The EmComm Training Group will be holding another nationwide Winlink Communications Drill on Saturday, 13 November 2021. In preparation for this drill they resumed their Winlink Thursday nets on 8 July.
A map showing participants will be available each weekend following the Thursday drill.
More details will be posted here as they become available.
Please send any questions about the Winlink Thursdays to: WinLink.Technical.Team@EmComm-Training.groups.io
For anyone who was unable to attend the National Weather Service (NWS) presentation on the May 2019 tornado outbreak, below is the link to watch. The Video runs 2:11 (two hours and 11 minutes), but is very informative.
The original training sessions were provided as ICS-213 messages transmitted over VHF frequencies using FLDIGI modes, usually MT63-2KL. This meant that the information was limited to text only. The PDF document incorporates screen prints and links to additional information.
Please feel free to distribute this information to anyone interested in learning about Winlink.
The Preble county VHF repeater (145.470Mhz (-) 100pl) is back on air with a new Fusion repeater. We are capable of analog and digital.
The backup repeater is on UHF (442.900Mhz (+) 100hz pl) and is a Fusion repeater also.
All ARES and Skywarn operations are to switch back to VHF.
We would appreciate some signal checks around the district.
ARES™ EMERGENCY COORDINATOR
PREBLE CO, Ohio
On April 20, the FCC’s Enforcement Bureau issued a new Enforcement Advisory, repeating the admonishments contained in a January Advisory that no licensee or user of the Amateur or Personal Radio Services may use any radio equipment in connection with unlawful activities of any nature.
The Commission specifically cautioned that individuals found to have used radios in connection with any illegal activity are “subject to severe penalties, including significant fines, seizure of the offending equipment, and in some cases, criminal prosecution.”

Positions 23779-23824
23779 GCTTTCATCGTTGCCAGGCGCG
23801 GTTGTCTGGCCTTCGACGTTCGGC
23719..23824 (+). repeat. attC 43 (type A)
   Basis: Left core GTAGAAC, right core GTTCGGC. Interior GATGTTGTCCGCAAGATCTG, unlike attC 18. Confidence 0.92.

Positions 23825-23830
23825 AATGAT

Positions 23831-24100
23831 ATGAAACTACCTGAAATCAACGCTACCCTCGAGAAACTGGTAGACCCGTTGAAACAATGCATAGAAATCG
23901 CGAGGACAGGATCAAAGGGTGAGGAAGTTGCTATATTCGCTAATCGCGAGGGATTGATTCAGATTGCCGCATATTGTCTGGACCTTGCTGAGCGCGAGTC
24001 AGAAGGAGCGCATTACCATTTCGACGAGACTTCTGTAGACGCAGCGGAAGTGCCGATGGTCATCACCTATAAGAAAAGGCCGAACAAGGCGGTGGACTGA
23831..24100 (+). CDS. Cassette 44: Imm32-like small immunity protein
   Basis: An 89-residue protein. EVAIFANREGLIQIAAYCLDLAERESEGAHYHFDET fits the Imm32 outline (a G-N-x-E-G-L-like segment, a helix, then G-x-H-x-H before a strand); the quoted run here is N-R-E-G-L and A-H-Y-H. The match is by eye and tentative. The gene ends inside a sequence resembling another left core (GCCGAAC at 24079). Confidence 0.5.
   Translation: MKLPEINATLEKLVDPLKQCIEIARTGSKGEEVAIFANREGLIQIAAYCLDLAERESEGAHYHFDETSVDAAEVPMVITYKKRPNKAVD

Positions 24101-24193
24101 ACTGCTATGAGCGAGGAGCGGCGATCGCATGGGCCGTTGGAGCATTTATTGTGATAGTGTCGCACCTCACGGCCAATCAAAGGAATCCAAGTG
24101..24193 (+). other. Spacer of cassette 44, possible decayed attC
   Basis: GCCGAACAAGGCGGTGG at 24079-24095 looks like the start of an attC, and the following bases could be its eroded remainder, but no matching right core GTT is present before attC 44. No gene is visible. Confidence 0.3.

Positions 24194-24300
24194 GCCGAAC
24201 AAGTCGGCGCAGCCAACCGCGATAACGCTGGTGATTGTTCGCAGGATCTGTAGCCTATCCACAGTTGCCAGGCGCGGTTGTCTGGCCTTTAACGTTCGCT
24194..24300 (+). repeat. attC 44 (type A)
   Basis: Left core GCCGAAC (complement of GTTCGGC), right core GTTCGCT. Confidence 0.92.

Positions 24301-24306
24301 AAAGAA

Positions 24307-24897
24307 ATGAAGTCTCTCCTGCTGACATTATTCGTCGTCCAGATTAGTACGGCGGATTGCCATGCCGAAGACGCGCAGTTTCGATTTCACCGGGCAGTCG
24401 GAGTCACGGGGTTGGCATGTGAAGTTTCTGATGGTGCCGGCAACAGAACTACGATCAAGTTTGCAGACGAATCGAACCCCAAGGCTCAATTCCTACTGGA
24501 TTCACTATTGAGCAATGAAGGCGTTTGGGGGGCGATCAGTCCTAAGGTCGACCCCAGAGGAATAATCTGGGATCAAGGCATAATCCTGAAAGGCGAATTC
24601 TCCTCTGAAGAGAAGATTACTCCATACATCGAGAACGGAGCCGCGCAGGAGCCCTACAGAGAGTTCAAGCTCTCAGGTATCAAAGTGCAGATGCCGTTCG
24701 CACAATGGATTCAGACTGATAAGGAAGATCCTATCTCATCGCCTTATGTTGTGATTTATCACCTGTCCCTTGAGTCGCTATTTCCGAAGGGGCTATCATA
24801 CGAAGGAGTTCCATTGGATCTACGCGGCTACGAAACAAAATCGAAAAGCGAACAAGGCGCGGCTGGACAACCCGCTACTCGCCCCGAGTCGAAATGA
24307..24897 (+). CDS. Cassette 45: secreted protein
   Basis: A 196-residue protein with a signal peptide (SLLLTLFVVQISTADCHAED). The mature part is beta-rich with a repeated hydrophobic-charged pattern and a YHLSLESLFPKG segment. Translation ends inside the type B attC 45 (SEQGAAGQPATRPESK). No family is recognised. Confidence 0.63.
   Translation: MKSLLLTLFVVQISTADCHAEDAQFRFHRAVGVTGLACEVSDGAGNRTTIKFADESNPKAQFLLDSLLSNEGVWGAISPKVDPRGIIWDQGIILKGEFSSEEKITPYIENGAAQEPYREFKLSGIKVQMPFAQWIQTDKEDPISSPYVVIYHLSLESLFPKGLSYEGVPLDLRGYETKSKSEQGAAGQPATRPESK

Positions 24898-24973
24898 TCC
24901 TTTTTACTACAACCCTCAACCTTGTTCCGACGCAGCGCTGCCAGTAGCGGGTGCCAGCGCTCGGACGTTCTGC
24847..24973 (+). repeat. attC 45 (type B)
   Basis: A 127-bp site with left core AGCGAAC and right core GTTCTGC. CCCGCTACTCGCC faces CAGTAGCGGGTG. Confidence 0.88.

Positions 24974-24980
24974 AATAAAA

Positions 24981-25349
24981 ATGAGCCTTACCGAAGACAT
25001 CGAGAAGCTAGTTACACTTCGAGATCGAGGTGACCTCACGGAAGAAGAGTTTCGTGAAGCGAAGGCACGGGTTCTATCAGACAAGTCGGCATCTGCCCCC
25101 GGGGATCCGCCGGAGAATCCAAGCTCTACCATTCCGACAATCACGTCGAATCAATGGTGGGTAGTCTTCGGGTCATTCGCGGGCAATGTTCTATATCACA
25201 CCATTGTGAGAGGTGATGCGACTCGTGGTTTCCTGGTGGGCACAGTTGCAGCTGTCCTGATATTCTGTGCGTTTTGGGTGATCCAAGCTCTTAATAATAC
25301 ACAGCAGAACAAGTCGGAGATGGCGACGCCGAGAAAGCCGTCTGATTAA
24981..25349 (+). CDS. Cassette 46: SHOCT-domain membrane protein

In addition, licensees should be aware that illegal operation in any service or band, including completely outside the amateur allocations, could potentially disqualify a person from holding any FCC license in any service, not just the Amateur Service.
Any amateur observing a suspicious infraction that might be of illegal or criminal nature should report it to their local law enforcement office or the FBI.
The ARRL released ARLB011 reminding amateurs that updated Radio Frequency Exposure rules become effective on 3 May 2021.
These are the same rules that have been in effect since 1997. The primary change is that amateur radio stations are no longer categorically exempt from performing an evaluation. The RF Exposure limits have not changed.
More details on the ARRL RF Exposure website. Resources available on that page are links to an ARRL FAQ their RF Exposure and You document, an extract from the chapter on conducting a station evaluation, forms you can use, and an online RF Exposure Calculator.
Here’s another RF Exposure calculator by VP9KF that displays the info in a different way including discussion of duty cycle of different modes.
You do not have to submit any information with the FCC. Simply complete the documentation and file it with your license documents.
The ARRL states that they will be updating their site with any applicable changes as they are identified.